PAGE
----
Practice Punts

Massage therapists are not all alike when it comes to their understanding of how to build a practice. I have heard lots of explanations as to why bookings stay low, very few explanations of why they are full.

How to develop a practice is an art just as much as massage. It requires some close self-observation and sometimes an outside hand to help therapists along. Often when I catch an episode of some show like Salon Take-over or Bar Rescue or Hotel Impossible, I am reminded very quickly of what it takes to have a consistent practice.

 If you catch one of these shows the clichés are numerous. The owner wants help to make their business pay, but they don’t want to hear anything critical of their skills. The help is interested in making money, but stymied and discouraged by unsolved problems. Often there is a sacred cow: a lazy staffer or manager whom the owner wants to avoid confronting – or an unworkable idea that the manager/owner won’t drop. The bottom line is that the bank wants its money, not excuses.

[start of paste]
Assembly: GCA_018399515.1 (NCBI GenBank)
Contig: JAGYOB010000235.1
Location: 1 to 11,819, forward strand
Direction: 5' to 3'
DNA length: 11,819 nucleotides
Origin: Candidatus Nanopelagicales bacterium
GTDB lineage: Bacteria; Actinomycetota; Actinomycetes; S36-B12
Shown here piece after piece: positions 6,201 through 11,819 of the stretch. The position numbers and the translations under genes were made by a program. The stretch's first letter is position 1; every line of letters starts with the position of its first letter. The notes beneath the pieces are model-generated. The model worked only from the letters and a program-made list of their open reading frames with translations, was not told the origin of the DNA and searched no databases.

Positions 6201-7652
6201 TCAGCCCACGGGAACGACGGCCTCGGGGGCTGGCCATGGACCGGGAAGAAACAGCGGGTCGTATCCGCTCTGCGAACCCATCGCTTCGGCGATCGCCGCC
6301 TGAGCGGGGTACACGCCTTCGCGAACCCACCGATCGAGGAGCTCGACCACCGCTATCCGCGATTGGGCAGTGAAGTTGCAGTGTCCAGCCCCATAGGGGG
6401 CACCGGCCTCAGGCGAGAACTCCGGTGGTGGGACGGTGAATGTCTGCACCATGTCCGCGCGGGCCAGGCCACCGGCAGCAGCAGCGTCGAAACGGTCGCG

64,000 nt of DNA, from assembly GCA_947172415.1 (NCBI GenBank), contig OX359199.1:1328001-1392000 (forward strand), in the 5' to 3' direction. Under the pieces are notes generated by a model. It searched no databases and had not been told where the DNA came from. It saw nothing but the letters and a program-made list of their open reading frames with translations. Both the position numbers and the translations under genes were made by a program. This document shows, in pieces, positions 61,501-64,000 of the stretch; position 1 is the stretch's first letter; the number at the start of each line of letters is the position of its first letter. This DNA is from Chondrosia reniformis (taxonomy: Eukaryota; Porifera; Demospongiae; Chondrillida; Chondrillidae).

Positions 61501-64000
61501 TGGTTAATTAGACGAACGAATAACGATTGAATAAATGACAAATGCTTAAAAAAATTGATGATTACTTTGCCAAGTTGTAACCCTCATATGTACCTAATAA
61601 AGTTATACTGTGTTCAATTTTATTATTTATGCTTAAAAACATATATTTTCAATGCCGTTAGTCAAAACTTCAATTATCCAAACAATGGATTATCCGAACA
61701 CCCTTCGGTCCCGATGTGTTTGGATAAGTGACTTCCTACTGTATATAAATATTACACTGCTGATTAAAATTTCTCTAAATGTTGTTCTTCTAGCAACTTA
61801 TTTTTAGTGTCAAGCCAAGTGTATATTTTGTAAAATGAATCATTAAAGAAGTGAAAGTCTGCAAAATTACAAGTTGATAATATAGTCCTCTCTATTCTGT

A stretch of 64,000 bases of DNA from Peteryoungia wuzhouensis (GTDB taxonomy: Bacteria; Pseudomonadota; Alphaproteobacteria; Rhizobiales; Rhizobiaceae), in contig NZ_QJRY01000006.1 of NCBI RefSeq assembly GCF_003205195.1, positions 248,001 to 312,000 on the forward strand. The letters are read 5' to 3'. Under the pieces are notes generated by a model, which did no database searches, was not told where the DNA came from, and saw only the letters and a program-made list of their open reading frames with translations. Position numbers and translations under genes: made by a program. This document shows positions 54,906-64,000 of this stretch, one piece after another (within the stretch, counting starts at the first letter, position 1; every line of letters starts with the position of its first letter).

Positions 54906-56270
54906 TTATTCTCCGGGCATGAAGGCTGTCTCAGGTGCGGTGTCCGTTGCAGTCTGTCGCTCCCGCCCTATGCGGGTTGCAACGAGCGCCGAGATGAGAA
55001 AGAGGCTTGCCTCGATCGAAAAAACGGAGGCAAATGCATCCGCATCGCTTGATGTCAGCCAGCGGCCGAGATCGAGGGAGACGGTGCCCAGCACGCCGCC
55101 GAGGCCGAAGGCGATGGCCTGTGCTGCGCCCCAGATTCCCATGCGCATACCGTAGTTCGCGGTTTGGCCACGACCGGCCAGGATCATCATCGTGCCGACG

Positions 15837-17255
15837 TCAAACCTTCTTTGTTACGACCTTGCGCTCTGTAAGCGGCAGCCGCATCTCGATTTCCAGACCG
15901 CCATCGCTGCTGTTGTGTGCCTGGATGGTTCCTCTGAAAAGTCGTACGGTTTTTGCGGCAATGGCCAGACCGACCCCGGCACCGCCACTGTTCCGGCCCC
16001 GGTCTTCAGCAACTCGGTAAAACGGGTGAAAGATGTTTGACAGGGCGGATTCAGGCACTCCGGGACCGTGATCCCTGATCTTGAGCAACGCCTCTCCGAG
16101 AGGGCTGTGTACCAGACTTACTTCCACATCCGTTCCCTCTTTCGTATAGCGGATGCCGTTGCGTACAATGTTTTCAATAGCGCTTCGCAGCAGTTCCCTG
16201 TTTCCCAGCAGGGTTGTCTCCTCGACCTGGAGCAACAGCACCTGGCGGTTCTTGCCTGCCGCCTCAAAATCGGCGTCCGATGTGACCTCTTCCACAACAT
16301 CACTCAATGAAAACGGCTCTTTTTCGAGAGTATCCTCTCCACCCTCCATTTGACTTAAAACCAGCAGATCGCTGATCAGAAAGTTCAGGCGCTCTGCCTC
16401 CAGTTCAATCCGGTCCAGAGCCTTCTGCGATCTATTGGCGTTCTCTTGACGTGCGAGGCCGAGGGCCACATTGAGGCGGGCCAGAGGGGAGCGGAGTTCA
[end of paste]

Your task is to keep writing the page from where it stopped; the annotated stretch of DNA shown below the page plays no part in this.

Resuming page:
I enjoy these shows as a kind of self-therapy even though the environments are very different. Most massage therapists work alone. They are the owner, staff, manager and investor. The outlay to start a massage practice tends to be small, and there are very few therapists who make anywhere near “six-figures” when it comes to gross income. 

In common, though, are some basic universal truths. The formula for success is not a secret requiring an expensive marketing class or a practice coach. It is, just like the roaches in the kitchen of a failing restaurant, right in front of a person with eyes to see. 

Yes, darn it, arrive on time. Be clean. Do not wear jeans. Listen to the client. If it is a return client, go over your notes before they arrive. No notes? Where are they? Why be paid professionally if you don’t practice like a professional? Do you report your cash? And yes, a warm room and a clean heart. 


No shortcuts.

3 thoughts on “Practice Punts

  1. Anonymous

    Thanks guys — I am always impressed with how the simplest things to do are always the hardest to do consistently…Sue Peterson


Leave a Reply

Your email address will not be published. Required fields are marked *

You may use these HTML tags and attributes: <a href="" title=""> <abbr title=""> <acronym title=""> <b> <blockquote cite=""> <cite> <code> <del datetime=""> <em> <i> <q cite=""> <s> <strike> <strong>

WP-SpamFree by Pole Position Marketing